RealTime IT News

IBM Refreshes Lotus Social Structure

ORLANDO -- IBM  said it will deliver a raft of social computing tools that integrate the best features of Web 2.0 for business use.

The announcements started with Lotus Notes and Domino 8, formerly known as Hanover, which will ship this summer. A public beta will be available in February.

The new iteration of the popular e-mail and server tool will include standards-based document editors, a Real Simple Syndication (RSS) editor and composite application support.

Mike Rhodin, general manager of IBM Lotus, called it one of the most significant releases of Notes the company has ever produced.

It is also releasing a new version of Sametime 7.5 in April that includes the integration of video with chat, tabbed chat and compatibility with Microsoft applications. In addition, it will allow users to initiate a voice call with all members of a current chat through the instant messaging client.

Another platform, Lotus Connections, will allow business customers to gather and exchange information and connect with relevant individuals and resources within an organization.

The application is organized around activities created by users, who can then pull in relevant subject-matter experts or team members by linking to user profiles.

The application also makes use of social tagging and book marking to help individuals locate information and other colleagues more easily than through traditional searching and organizational charts.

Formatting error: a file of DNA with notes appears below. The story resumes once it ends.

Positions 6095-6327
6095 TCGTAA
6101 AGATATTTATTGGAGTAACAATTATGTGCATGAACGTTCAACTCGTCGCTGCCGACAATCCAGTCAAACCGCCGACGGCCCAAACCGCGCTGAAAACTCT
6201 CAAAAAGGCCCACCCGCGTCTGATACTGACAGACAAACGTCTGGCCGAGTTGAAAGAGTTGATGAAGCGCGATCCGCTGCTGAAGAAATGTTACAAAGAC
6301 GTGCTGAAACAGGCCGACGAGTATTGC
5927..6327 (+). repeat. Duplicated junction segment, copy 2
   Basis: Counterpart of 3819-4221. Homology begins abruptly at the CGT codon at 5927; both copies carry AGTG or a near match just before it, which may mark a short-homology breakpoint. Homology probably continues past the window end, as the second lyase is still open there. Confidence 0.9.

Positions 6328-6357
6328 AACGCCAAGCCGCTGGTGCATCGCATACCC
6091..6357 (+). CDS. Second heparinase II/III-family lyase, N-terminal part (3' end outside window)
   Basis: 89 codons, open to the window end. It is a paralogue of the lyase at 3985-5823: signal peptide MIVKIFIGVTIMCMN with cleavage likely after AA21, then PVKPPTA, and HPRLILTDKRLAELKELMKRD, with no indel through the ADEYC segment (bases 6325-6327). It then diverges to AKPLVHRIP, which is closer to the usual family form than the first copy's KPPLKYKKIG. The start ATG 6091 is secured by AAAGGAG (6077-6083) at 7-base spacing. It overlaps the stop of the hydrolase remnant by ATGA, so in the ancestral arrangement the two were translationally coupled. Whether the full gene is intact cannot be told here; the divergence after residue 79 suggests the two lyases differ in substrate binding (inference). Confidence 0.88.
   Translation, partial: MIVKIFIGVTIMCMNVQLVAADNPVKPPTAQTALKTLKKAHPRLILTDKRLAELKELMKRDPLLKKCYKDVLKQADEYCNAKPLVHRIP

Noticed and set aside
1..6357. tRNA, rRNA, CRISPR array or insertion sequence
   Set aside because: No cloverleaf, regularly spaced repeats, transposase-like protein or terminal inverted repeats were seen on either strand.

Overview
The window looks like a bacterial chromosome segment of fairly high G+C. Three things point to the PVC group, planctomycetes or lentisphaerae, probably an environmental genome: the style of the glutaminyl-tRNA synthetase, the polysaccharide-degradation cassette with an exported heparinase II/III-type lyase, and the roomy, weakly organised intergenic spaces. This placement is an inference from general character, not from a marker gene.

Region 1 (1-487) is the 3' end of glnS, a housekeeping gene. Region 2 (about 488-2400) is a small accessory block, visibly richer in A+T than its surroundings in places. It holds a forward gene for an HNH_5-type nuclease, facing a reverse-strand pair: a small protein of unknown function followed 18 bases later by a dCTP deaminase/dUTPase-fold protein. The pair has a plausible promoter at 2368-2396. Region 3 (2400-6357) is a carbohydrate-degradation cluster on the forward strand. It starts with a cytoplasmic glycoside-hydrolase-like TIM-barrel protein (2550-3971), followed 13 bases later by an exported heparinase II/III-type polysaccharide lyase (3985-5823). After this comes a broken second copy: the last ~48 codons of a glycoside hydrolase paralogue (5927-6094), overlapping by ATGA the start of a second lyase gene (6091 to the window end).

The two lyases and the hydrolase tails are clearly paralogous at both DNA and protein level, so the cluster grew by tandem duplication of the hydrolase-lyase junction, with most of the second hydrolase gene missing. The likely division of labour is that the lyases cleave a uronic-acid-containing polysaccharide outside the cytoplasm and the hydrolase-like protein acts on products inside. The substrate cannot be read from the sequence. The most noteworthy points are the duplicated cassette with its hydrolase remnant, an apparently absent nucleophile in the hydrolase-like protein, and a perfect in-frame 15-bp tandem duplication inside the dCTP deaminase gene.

Rhodin explained that the application allows customers to avoid the failure rates of traditional knowledge-management tools, which he called a "ludicrous concept."

"It's obvious why it failed; knowledge is inside people's heads," he said. The idea with Lotus Connections is "capturing that knowledge as it's always evolving and linking it together."

Connections, available in the second quarter of 2007, also includes a bookmarking product, Dogear, that can be used to identify useful content both inside and outside the organization.

"This is all about empowering people and organizations that didn't know they had common interests," Rhodin added.

The division also announced a new collaborative content offering called Quickr, which people can use to share documents. It includes connectors that integrate with desktop applications, wikis, blogs and other content repositories.

Last week, Microsoft announced  its own version of a unified collaboration suite and said, as did IBM today, that it is based on open standards and ready for third-party developers.

Rhodin, however, rejected Microsoft's argument. "There is not even the breath of a proprietary flavor here," he said in response to a question from internetnews.com.

Forrester analyst Matt Brown said that the announcements show that the Lotus division is going in the right direction by incorporating both the functionality, as well as user interface of popular Web 2.0 applications, but said that it remained to be seen how much traction it gets in the workplace.

For social computing to actually succeed, it has to be widely used by members of an organization.

"For it to have enough adoption, it has to be part of people getting their jobs done," he told internetnews.com.